DES MOINES, Iowa – An Iowa House bill, HF 49, that eliminates tenure at Iowa’s Regents universities advanced the out of subcommittee on Tuesday.
Iowa’s Regents universities include Iowa State University in Ames, the University of Iowa in Iowa City, and the University of Northern Iowa in Cedar Falls.
The Iowa Board of Regents define tenure as “a contractual employment status under which faculty members can receive job security in order to create and maintain an atmosphere for the free exchange of ideas and inquiry necessary for educating Iowa’s students and advancing knowledge in democracy.”
Tenured professors can be terminated if they do not meet employment obligations or in cases of program termination or financial hardship for the university. The tenure system does make it difficult, if not impossible, to remove professors for any other reason. At Regent universities, tenure track professors have a probationary period that lasts approximately six years.
According to the Iowa Board of Regents 2020 Tenure Report, in the 2019-2020 school year, there were 2,495 tenured professors representing 41 percent of the 6,028 professors on the three campuses. There were an additional 782 tenure-track professors (13 percent). This represents a slight decline since the 2017-2018 school year when there were 2,560 tenured professors and 840 tenure-track professors.
State Rep. Steven Holt, R-Denison, said he sponsored the bill because he was concerned about the erosion of free speech on campus.
“The assault on free-speech on our college campuses by some university professors who demand absolute conformity to their way of thinking convinces me that they believe they are untouchable because of tenure,” Holt told The Iowa Torch.
“If tenure is taken away, perhaps they will understand that their jobs could be at risk if they violate the fundamental rights of their students. There are very few occupations that have such protections. I do not believe that tenure fosters quality, excellence or peak performance,” he added.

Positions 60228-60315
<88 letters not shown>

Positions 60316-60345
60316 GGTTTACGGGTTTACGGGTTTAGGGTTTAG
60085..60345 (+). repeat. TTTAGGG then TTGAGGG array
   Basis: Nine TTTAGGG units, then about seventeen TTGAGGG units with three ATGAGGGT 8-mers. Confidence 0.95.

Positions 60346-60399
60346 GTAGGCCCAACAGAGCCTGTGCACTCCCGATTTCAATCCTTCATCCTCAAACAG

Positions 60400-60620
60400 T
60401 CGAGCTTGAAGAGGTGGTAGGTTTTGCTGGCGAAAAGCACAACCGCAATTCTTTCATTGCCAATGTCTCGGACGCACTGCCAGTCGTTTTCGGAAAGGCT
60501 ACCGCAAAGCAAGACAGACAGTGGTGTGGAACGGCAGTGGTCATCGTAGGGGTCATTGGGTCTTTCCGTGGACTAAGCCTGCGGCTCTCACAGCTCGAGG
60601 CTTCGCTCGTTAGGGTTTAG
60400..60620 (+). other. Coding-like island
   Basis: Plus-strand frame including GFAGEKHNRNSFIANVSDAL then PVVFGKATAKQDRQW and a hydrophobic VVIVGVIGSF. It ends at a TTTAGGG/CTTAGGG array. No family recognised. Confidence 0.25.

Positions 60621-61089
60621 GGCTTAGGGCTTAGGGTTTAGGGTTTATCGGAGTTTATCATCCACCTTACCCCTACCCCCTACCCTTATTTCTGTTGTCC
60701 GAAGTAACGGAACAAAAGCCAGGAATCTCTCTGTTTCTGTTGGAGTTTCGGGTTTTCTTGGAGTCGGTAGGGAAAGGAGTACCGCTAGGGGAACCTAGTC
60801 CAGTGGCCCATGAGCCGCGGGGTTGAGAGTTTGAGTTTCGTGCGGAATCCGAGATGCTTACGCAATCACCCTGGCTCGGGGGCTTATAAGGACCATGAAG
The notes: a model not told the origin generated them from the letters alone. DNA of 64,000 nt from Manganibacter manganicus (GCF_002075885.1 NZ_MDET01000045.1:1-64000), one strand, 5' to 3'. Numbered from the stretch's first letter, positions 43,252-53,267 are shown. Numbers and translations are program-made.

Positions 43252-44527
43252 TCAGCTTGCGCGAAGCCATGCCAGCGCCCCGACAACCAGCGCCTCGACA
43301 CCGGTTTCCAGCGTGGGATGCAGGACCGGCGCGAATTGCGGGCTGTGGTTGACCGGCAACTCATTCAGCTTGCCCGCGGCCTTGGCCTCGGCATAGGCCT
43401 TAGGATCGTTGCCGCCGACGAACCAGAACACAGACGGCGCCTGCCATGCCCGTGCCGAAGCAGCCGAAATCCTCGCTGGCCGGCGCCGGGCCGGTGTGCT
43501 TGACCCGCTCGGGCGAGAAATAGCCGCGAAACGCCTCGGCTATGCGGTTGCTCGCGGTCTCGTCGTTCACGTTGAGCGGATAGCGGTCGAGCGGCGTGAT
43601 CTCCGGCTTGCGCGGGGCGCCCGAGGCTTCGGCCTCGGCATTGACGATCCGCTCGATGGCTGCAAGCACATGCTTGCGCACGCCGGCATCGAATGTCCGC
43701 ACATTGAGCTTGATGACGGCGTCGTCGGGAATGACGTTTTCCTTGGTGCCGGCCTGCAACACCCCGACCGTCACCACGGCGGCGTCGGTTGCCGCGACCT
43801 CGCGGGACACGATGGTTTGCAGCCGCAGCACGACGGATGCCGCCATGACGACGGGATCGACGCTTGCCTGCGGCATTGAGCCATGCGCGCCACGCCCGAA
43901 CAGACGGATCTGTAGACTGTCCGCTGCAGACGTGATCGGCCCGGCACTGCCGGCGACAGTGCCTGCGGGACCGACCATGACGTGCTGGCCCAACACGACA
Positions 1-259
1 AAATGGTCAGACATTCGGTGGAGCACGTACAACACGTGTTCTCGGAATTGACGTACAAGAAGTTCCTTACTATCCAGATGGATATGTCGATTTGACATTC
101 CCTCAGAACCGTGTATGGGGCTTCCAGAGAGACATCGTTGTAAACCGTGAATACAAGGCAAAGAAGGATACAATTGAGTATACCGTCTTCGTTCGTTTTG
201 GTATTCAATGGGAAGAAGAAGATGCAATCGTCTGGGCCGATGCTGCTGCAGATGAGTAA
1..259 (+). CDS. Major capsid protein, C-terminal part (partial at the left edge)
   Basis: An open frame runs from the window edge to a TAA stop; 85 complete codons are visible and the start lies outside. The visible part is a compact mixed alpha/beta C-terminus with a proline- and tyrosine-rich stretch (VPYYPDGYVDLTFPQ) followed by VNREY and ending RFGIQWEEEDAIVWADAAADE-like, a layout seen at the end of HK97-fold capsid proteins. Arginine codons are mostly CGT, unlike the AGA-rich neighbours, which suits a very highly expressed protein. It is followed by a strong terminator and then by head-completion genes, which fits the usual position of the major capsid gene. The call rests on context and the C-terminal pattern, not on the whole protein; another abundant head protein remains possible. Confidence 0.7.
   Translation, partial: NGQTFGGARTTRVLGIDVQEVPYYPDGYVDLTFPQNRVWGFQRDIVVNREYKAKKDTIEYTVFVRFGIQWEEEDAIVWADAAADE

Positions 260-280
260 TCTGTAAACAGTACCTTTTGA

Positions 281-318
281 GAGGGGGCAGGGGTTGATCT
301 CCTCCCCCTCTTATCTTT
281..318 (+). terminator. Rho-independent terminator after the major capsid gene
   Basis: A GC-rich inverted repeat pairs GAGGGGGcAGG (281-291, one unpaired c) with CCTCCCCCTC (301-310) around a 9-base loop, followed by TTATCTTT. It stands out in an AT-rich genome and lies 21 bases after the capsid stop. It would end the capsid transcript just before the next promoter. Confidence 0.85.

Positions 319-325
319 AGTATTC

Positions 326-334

State Rep. Skyler Wheeler, R-Orange City, who chaired the subcommittee and supported the bill, told The Iowa Torch that he believes tenure protects bad professors.
“Tenure protects bad professors and those who completely mistreat students based-on their sincerely held beliefs,” he said.
Wheeler pointed out that Iowa’s Regent universities should have a diversity of thought.
“We want our campuses to be free and fair. We want actual diversity of thought, not the one-way street we see so much. Iowans are noticing the increasing radical leftism taking place, and attacks on conservatives at the universities they are funding. There are a lot of concerns on what is happening on the campuses and in the classrooms,” he added.
State Rep. Mary Mascher, D-Iowa City, opposed the bill in subcommittee and told The Iowa Torch that it would harm Regents universities.
“HF 49 is a bill that will have a detrimental effect on our public universities. We would be the only state in the country to eliminate tenure for university faculty,” she said. “We would not only lose key faculty members in every department, we would not be able to replace them with quality researchers and educators. This bill would cause students to leave Iowa for other institutions where faculty are respected and valued.”
State Rep. John Wills, R-Spirit Lake, who also served on the subcommittee and supported the bill, told The Iowa Torch that the bill was not about competitiveness.
“This bill isn’t about competitiveness at our Regents Universities, it’s about ensuring the freedoms of our citizens and the entitled attitude of tenured professors who limit free speech and thought,” he said.
The bill advances for consideration by the full Iowa House Education Committee.